"The PBoC could have stepped up liquidity injections through open market operations or unconventional tools, but they've chosen not to," said Wei Yao, China economist for Société Générale. "If the [stock] market expects the PBoC to flood the system with cash to support growth, I don't think that's realistic."
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But the behaviour of China's stock market has left little doubt that easing expectations — rather than optimism about the real economy or corporate earnings — are driving the rally.
The Shanghai Composite Index rallied on Tuesday after a manufacturing survey showed contraction in the sector for the first time since May, as investors bet the weak data would raise the odds of more stimulus. The market closed at a four-year high on Wednesday.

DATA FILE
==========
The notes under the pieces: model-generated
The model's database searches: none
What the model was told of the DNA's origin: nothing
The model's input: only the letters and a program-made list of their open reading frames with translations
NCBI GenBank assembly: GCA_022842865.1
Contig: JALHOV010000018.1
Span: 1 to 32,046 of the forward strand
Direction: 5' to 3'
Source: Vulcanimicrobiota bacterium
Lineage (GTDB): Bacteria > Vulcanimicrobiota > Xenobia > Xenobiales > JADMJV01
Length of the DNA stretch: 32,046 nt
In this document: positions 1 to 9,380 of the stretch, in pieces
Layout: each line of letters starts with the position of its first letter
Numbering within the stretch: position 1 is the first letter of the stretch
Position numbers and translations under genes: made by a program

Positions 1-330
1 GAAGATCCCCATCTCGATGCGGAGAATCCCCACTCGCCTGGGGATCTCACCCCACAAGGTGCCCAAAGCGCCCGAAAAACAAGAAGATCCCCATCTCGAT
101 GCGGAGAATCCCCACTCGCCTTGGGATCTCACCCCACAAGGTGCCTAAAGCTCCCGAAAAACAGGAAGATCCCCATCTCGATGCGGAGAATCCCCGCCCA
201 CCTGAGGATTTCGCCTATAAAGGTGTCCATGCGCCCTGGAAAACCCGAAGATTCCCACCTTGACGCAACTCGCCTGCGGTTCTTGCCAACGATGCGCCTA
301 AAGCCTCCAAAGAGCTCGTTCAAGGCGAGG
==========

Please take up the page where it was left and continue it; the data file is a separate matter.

The jump in market interest rates contrasts with the response to previous benchmark rate cuts.
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The seven-day repo rate ended Wednesday 0.23 percentage points above its level on the eve of last month's rate cut, on a weighted-average basis. At the same point following the PBoC's previous rate cut, in July 2012, the seven-day rate was 66 basis points lower.
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Money-market interest rates do not always track rates on corporate loans and home mortgages, which were the main targets of PBoC's rate cut. But there are also signs that the cost of loans to the real economy has also risen since last month.